Posted at: 03/06/2013 1:56 PM
Updated at: 03/06/2013 5:35 PM
By: KOB.com staff
Photo from Dennis Miller
In his own words, Dennis Miller of the Gila Wildlife Rescue in Silver City writes to KOB about how he came to rescue a wounded golden eagle:
"I am Dennis Miller and my wife Denise and I run Gila Wildlife Rescue in Silver City for the past 34 years.
We are permitted by the U.S. Fish and Wildlife Service as well as the New Mexico Game and Fish Department to care for all wildlife.
We specialize in raptors and mammals and care for between 100 and 300 animals a year with a 75% success rate (some die, some have to be euthanized).
On Thursday, Feb. 28th we received a call from a man who saw an eagle get hit by a car on US Hwy 180 near Hurley, NM and he had picked it up to save it.
We met at Walmart in Silver City and transferred the bird to us. She seemed to be in shock but did not have obvious major injuries. We typically leave the bird in a quiet place for a few hours before examining.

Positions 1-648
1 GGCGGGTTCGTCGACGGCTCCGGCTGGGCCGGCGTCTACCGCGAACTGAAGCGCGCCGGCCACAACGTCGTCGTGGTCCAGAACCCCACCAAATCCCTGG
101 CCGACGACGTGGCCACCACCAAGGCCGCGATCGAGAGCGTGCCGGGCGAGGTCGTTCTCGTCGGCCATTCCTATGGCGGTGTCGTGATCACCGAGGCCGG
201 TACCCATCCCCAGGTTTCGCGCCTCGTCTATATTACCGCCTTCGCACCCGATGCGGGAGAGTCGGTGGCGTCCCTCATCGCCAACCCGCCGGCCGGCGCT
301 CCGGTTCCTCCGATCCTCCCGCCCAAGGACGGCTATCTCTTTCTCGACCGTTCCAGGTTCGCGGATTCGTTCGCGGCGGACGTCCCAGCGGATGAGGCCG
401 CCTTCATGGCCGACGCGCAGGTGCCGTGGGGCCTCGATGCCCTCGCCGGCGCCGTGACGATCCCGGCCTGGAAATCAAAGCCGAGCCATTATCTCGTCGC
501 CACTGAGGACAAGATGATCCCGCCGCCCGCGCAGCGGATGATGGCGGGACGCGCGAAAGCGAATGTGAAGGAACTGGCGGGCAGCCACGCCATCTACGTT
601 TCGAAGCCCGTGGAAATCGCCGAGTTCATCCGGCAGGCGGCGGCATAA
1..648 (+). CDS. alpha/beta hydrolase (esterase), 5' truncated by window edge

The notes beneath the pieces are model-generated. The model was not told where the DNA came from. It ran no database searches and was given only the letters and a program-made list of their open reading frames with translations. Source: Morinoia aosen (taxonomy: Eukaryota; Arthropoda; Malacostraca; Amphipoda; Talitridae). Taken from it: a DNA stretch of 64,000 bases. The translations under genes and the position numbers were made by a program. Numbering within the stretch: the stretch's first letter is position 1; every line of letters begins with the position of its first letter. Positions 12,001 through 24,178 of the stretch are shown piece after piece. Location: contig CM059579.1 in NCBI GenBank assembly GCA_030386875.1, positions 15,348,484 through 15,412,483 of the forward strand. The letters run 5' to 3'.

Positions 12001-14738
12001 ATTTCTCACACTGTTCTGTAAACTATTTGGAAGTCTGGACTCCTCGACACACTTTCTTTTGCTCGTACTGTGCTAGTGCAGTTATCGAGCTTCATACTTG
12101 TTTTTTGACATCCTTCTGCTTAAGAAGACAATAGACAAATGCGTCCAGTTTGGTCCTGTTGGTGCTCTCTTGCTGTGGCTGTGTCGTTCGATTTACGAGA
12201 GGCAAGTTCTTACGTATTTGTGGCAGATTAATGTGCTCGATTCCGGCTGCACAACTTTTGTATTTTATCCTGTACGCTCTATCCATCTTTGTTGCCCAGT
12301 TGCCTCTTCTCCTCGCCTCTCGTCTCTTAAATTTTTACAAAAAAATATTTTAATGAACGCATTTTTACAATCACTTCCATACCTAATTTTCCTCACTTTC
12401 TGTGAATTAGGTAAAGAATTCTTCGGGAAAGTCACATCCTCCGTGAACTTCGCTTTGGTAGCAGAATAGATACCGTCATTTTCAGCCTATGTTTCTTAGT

In the meantime we received another call from a friend of ours who asked if there were vultures in our area this time of the year.
When I said no she got very upset because she said she realized she hit an eagle. I realized it was the same eagle we just received so I assured her that it was not seriously injured.
This shocked her even more because she said not only did she accidentally hit it going 65mph (cruise control was set) but that it shattered her windshield.
The next morning we went and looked at the car and we were very very shocked.
The windshield was totally shattered and pushed in about 6". Upon examining the bird more closely we discovered that it had no broken bones (typically wings, legs, sternum, or pelvis will be broken...and severely) and no concussion, and no lacerations.
In fact the bird did not even have a broken feather! We are not saying that it had NO injury because it had to have bruising, soreness, shock, etc. but it really was not seriously injured whatsoever.
I am not sure how it happened but for a bird this size (one of the largest golden eagles we have ever cared for and have cared for between 75 and 100 - this one has a 7' wingspan) to have no major injury, especially no concussion, was almost miraculous.
The bird is going to be in our care for a month or so to make sure it is well enough to survive in the wild once released and we will not be releasing it anywhere near a highway!"